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Thread: Power lifting and weight loss page

  1. #1
    Rajput's Avatar
    Rajput is offline Junior Member
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    Power lifting and weight loss

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    Can these things go together? I know mark recommends lifting heavy things, but in the past I've never been able to lose weight while lifting weights. However this is the first time I've committed to a work out plan long enough to really test this out.

    It's been two months and I have gained 4 lbs. I'm not really concerned though because I am a lot stronger and my clothes fit better. Still I have another 100 pounds to lose in total so at some point I want to see the scale going down. Let's assume I have to lift weights for my health, all I want to know is how have others done? Have you been able to lose weight and lift heavy weights? I lift three days a week on a 5x5 program, one lift a day. I also do presses and KB swings on a fourth day. I'm also curious how much weight people have lost while lifting heavy weights.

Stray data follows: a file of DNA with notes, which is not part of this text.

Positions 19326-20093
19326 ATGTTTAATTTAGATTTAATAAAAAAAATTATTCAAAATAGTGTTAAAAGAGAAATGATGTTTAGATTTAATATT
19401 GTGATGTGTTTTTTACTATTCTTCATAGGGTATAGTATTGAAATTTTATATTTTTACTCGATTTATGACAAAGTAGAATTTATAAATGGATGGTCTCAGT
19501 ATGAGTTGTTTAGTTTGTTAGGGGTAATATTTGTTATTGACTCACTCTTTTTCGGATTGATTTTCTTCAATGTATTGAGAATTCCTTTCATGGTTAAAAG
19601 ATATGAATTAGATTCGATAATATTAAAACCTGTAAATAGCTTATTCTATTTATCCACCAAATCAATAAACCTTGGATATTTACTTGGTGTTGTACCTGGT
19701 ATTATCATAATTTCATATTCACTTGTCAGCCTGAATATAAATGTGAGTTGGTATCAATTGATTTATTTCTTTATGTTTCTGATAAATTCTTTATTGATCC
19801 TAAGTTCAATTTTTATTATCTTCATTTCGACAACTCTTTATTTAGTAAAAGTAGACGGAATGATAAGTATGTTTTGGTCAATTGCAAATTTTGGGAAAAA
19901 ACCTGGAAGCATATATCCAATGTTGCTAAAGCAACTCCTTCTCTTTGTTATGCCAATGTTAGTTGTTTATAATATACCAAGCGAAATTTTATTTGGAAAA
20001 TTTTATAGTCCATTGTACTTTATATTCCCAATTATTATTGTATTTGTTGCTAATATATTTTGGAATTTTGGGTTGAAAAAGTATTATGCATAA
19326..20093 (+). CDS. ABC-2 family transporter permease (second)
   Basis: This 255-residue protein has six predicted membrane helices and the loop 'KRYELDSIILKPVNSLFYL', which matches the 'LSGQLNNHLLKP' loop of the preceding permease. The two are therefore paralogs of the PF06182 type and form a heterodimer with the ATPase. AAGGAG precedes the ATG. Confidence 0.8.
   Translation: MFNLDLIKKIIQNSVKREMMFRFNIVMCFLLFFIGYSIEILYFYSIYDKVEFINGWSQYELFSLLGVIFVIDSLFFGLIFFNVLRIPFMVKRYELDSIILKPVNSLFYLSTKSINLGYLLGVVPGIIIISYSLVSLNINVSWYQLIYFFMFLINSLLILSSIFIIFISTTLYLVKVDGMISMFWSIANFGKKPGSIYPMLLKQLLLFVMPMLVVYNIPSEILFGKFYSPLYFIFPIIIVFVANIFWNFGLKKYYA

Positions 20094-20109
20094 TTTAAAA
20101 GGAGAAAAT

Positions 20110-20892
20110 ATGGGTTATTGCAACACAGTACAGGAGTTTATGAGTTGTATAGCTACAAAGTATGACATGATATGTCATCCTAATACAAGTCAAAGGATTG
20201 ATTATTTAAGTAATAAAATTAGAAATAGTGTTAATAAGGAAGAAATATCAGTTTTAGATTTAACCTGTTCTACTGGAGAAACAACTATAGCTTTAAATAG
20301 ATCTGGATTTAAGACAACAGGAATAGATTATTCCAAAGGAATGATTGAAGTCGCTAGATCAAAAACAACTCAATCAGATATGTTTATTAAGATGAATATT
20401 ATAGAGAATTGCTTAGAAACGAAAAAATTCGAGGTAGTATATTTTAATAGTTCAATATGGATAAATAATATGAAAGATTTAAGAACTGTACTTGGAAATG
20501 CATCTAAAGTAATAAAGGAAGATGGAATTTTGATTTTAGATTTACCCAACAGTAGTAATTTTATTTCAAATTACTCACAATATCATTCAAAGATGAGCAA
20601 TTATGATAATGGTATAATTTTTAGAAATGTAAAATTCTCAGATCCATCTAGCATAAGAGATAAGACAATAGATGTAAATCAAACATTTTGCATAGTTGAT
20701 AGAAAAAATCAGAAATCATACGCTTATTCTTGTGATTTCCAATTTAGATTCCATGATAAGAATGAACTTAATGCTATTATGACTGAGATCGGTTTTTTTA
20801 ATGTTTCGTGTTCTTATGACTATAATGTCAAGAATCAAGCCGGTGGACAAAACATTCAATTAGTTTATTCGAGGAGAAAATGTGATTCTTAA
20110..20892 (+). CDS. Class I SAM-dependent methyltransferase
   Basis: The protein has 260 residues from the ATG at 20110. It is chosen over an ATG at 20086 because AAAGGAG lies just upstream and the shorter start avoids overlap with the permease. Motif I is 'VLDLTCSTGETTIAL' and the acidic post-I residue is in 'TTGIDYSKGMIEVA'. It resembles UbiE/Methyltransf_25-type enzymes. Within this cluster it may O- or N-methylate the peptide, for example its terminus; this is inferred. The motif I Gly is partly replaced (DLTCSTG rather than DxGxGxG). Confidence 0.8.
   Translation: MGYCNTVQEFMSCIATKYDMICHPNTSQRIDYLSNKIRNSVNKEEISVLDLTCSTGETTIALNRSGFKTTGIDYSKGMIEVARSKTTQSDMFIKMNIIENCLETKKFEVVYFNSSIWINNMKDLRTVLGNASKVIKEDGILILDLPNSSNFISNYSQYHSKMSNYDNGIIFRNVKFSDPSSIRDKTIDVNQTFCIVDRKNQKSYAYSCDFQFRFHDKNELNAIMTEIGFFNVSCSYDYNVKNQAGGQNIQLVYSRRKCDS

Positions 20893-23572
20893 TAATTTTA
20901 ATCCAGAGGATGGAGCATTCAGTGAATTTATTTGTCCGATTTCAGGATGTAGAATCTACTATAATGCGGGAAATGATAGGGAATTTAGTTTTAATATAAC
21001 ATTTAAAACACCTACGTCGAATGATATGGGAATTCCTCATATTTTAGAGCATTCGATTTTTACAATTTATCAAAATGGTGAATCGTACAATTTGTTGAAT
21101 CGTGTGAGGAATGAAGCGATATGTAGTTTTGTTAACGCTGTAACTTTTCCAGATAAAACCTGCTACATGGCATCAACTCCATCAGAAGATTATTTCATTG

Thanks!

  2. #2
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    It can easily be done. Just eat clean. I lost~50 lbs of fat then replaced it with muscle on primal.

    Throw away your scale- it lies. Go by what you see in the mirror or measurements.

  3. #3
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    I did it as well, lost about 15 pounds (I'm a 5'6" woman.) I gained some lean body mass too. People were shocked when I told them I only lost 15 pounds, everyone said it looked like more. It makes a difference when you're making significant body composition changes instead of losing lean body mass along with fat. I was running Layne Norton's PHAT (Power/Hypertrophy) training program during that time.

    After a brief and unsuccessful foray in to Crossfit (sorry Crossfitters, you're all rad, but it's not my thing) I have returned to just lifting and am currently running Madcow 5x5. I find that lifting heavy dovetails with primal eating beautifully.

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    Lex26's Avatar